Updatable Displays

Note: This feature requires notebook >= 5.0 or JupyterLab, and

IPython 6 implements a new API as part of the Jupyter Protocol version 5.1 for easily updating displays.

When you display something, you can now pass a display_id argument to attach an id to that output.

Any future display with the same ID will also update other displays that had the same ID.

display with a display_id will return a DisplayHandle object, which gives you easy access to update the output:

In [10]:
from IPython.display import display, update_display
In [13]:
handle = display('x', display_id='update-me')
handle
'z'
Out[13]:
<DisplayHandle display_id=update-me>

When we call handle.display('y'), we get a new display of 'y', but in addition to that, we updated the previous display.

In [14]:
handle.display('y')
'z'

We can also just update the existing displays, without creating a new display:

In [15]:
handle.update('z')

You don't have to generate display_ids yourself, if you specify display_id=True, then a unique ID will be assigned:

In [16]:
handle = display("hello", display_id=True)
handle
'hello'
Out[16]:
<DisplayHandle display_id=07fc47b2ef652ccb70addeee3eb0981a>

Calling handle.display(obj) is the same as calling display(obj, handle.display_id), so you don't need to use the handle objects if you don't want to:

In [17]:
display('x', display_id='here');
'z'
In [18]:
display('y', display_id='here');
'z'

And just like display, there is now update_display, which is what DisplayHandle.update calls:

In [19]:
update_display('z', display_id='here')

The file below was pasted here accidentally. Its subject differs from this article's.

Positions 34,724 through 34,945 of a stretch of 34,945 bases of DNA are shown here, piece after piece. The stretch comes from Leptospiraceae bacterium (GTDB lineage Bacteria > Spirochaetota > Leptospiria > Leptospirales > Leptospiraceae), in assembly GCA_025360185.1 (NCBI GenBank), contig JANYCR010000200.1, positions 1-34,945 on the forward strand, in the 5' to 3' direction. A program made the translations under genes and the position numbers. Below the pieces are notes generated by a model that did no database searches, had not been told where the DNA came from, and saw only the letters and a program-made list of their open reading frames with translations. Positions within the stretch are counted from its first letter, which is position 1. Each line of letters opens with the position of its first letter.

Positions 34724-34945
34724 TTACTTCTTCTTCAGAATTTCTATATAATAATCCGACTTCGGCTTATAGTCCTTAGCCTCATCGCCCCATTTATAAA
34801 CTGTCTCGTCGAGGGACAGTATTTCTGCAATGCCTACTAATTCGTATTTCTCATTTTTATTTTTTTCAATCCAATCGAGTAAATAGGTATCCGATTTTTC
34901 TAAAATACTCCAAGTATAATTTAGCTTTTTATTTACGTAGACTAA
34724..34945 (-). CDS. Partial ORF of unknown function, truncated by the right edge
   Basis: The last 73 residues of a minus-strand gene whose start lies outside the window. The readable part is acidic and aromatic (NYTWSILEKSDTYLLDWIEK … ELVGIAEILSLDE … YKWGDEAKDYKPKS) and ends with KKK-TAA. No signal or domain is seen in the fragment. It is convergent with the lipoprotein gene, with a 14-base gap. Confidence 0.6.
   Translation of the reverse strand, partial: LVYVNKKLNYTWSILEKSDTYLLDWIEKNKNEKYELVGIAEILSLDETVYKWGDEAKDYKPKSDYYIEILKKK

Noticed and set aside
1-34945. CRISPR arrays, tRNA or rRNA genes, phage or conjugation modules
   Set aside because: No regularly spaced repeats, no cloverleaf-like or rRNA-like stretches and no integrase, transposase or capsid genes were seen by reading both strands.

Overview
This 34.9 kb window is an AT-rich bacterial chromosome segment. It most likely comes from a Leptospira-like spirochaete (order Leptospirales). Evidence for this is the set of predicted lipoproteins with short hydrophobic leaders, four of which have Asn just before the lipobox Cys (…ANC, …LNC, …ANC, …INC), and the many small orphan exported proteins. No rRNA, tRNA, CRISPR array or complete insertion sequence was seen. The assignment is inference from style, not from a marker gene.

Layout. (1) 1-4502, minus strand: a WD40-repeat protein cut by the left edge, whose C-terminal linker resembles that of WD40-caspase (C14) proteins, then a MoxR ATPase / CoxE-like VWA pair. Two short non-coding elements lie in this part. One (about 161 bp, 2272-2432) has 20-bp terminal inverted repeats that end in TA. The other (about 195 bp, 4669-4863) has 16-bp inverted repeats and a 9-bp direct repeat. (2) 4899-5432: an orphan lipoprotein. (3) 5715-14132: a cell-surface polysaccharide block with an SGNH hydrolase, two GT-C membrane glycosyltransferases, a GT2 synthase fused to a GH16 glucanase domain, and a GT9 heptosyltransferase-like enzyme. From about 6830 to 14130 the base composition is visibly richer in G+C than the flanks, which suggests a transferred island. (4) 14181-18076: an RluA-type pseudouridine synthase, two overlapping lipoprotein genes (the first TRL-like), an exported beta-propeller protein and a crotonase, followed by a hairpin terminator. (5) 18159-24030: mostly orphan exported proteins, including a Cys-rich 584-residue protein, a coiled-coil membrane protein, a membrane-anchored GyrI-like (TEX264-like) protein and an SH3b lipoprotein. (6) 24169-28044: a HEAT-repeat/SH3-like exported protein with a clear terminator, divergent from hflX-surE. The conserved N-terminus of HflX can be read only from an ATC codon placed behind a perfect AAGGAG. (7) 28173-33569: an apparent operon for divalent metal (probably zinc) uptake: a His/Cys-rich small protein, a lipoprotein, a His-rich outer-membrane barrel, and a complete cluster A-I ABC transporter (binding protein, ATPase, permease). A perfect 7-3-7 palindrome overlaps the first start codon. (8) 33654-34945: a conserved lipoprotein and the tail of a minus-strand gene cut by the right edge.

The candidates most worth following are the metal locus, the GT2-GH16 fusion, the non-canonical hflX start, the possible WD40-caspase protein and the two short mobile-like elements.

More detailed example

One of the motivating use cases for this is simple progress bars.

Here is an example ProgressBar using these APIs:

In [35]:
import os
from binascii import hexlify

class ProgressBar(object):
    def __init__(self, capacity):
        self.progress = 0
        self.capacity = capacity
        self.html_width = '60ex'
        self.text_width = 60
        self._display_id = hexlify(os.urandom(8)).decode('ascii')
        
    def __repr__(self):
        fraction = self.progress / self.capacity
        filled = '=' * int(fraction * self.text_width)
        rest = ' ' * (self.text_width - len(filled))
        return '[{}{}] {}/{}'.format(
            filled, rest,
            self.progress, self.capacity,
        )
    
    def _repr_html_(self):
        return """<progress
            value={progress}
            max={capacity}
            style="width: {width}"/>
            {progress} / {capacity}
        """.format(
            progress=self.progress,
            capacity=self.capacity,
            width=self.html_width,
        )
    
    def display(self):
        display(self, display_id=self._display_id)
    
    def update(self):
        update_display(self, display_id=self._display_id)

bar = ProgressBar(10)
bar.display()
10 / 10

And the ProgressBar has .display and .update methods:

In [36]:
import time

bar.display()

for i in range(11):
    bar.progress = i
    bar.update()
    time.sleep(0.25)
10 / 10

We would encourage any updatable-display objects that track their own display_ids to follow-suit with .display() and .update() or .update_display() methods.